Soaring cable thefts and a break-in at a Vodafone network center in the UK serve as a reminder that network security goes beyond the virtual world.
Vodafone’s UK network suffered severe disruption yesterday after equipment was damaged and stolen from a network center in the south of the country. Several hundred thousand customers were left without voice, SMS and mobile internet access for much of the day as Vodafone scrambled its engineers to restore services.
The Vodafone break-in came the same weekend that UK police revealed copper thefts have now reached record-breaking levels that make the problem second only to terrorism in terms of the threat to national security.
Thefts are on the up as criminals seek to cash in on a lucrative scrap metal market. A total of 2,770 cables were stolen in 2010, up 65% on 2009, and 325 cables of up to 250 meters have been stolen so far in 2011, The Independent reported. The British Transport Police has called for new laws to stop the trade, it said.
Punch ‘security’ into the search engine on the TelecomsEurope.net homepage, and you’ll be rewarded with a wealth of articles covering the security of financial transactions, personal and corporate data, even the need for lawful interception of communications by governments.
However, these two stories make you wonder if the industry is overlooking the physical side of security. Vodafone itself was quick to state that the break-in had “no impact on the privacy of customer’s data ,” though that may have as much to do with a recent slating in Australia by consumers infuriated by persistent outages.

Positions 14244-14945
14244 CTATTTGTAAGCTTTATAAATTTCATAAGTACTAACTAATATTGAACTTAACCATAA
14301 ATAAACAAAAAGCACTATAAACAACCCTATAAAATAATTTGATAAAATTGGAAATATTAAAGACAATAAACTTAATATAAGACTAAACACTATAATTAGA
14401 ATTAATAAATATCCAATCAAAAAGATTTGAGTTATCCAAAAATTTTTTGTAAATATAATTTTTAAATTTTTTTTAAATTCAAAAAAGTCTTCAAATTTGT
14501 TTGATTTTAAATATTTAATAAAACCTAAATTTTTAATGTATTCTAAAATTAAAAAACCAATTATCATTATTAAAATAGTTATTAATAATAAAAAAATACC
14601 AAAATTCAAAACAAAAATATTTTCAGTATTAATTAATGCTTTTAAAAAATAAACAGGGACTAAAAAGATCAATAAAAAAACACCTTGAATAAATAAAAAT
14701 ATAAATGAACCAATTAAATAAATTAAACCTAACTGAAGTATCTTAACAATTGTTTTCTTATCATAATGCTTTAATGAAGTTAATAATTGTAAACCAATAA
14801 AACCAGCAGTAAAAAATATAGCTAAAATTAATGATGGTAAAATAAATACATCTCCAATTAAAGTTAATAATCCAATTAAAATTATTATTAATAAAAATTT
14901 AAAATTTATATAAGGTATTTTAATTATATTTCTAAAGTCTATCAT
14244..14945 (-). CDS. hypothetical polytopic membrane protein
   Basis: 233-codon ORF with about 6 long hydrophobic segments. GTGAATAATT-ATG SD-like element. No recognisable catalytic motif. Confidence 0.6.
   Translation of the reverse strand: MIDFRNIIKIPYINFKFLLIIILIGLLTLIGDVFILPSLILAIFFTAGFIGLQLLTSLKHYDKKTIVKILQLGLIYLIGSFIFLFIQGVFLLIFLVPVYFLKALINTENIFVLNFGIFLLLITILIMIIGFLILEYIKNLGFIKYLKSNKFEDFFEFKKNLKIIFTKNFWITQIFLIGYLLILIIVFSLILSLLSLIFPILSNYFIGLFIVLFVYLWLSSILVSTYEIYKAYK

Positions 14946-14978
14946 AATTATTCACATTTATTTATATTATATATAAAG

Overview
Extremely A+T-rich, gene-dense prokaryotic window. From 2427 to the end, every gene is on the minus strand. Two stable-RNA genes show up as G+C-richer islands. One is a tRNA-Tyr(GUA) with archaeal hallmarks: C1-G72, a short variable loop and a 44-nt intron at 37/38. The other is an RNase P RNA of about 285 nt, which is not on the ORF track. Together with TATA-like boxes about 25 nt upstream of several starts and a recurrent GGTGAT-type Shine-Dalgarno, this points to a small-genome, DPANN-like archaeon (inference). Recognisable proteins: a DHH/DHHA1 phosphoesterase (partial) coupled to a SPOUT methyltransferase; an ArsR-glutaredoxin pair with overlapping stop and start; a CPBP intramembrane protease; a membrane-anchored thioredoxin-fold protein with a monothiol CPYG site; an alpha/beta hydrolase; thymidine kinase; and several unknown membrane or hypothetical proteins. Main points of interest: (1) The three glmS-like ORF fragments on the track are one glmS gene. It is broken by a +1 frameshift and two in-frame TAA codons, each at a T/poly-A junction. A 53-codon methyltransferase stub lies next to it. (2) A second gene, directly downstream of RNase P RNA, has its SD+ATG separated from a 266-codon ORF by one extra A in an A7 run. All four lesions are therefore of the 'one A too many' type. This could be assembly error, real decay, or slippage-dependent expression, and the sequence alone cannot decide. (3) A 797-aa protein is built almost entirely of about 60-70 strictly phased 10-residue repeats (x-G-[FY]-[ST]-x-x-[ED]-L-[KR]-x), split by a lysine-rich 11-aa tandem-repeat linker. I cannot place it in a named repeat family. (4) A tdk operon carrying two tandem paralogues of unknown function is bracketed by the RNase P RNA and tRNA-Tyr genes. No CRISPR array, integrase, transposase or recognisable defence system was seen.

On the other hand, the carrier also pledged to revamp its security procedures, and had restored service to most of the affected subscribers by early evening.
Before thinking the thefts and equipment damage are more of a comment on the UK’s national psyche, let’s not forget that kit has been stolen as far afield as South Africa, in the form of SIM cards fitted to traffic lights, which John Tanner notes will be a whole new security headache.
There are twp interesting sidebars to the Vodafone break-in. First, that the carrier strove to first restore voice services, which flies in the face of all talk of mobile data reigning supreme. It would be interesting to know which service customers missed the most.
Second is that Vodafone is reportedly not going to refund the customers affected. If it were an airline, chances are it would be forced to pay back customers in some way, so is it time for a similar pledge from carriers even if the problems are due to physical interference?
Answers on a postcard.